The challenge

Making data about the use of public resources more widely available has the potential to support a better process for allocating those resources, in which citizens’ priorities are center-stage. However, despite substantial investments in making fiscal data open more open, there are serious question marks about the extent to which greater fiscal transparency has really helped citizens or governments to follow the money and shape the use of public resources. Transparency does not automatically translate into greater accountability for the use of public resources, or greater effectiveness in addressing problems that people experience relating to public service delivery; poorly trained teachers, a lack of medicines, limited access to drinking water, and crumbling infrastructure. Data often fails to meet users’ needs, users lack the capacity to use data, and transparency initiatives are at times too top down, and insufficiently focused on supporting efforts to address particular service delivery problems.

Our approach

Our approach Starting with problems, and driving towards solutions, we partner with governments and civil society organizations across the world, at national and sub-national levels, to support their efforts to use data about public resources - revenues, allocations, expenditures and results - to understand and shape the institutional and political dynamics that are at the heart of sectoral and service delivery challenges. Through doing this work, we also generate evidence and insights about how the data landscape might be improved, about the effectiveness of different strategies for opening fiscal governance, and about the ways in which efforts to use fiscal data to address service delivery challenges can best be supported. We use this evidence to inform the evolution of the fiscal governance agenda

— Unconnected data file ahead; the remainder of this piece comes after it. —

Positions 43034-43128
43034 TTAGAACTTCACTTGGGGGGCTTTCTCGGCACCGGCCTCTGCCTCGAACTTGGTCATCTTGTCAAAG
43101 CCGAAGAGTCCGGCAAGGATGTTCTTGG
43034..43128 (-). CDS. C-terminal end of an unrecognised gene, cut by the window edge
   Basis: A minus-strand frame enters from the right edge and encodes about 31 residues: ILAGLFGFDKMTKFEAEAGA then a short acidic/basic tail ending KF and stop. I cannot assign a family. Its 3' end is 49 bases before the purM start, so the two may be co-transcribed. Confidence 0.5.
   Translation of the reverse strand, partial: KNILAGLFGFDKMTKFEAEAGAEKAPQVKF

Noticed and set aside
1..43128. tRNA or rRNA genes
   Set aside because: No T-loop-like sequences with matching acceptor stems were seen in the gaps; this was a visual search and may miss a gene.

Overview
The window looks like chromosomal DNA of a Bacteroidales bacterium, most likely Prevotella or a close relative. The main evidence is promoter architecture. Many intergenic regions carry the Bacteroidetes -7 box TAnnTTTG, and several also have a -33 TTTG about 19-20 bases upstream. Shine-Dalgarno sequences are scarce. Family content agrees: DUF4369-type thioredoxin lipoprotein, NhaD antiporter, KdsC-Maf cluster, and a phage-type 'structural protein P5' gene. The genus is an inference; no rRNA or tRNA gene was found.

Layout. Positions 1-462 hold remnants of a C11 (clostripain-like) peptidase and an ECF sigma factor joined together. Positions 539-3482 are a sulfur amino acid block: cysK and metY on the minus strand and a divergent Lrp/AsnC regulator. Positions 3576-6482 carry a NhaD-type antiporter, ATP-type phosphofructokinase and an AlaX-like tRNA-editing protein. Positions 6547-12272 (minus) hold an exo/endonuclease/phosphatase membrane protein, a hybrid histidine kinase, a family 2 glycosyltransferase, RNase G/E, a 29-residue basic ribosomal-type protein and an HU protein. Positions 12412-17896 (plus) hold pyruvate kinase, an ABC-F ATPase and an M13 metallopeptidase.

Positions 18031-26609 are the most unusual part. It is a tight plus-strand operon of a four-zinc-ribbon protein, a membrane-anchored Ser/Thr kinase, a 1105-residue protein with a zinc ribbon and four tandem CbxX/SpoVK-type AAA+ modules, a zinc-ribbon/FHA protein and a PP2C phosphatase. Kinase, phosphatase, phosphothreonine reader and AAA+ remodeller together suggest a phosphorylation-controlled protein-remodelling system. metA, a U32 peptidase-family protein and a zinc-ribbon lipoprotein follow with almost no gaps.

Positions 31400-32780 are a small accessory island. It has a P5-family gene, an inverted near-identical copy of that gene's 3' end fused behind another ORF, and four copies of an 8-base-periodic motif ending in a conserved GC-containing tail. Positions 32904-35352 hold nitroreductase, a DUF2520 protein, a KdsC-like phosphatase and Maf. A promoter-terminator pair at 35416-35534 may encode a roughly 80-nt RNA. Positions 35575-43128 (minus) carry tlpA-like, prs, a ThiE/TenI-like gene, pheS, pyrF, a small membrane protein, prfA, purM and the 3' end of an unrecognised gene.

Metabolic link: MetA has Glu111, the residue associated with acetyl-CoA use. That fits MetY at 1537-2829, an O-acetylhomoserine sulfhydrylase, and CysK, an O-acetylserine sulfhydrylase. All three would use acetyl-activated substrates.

Connect with us

We’d love to support your journey from problems to solutions.
Get in touch - let’s discuss how we can help you meet your goals.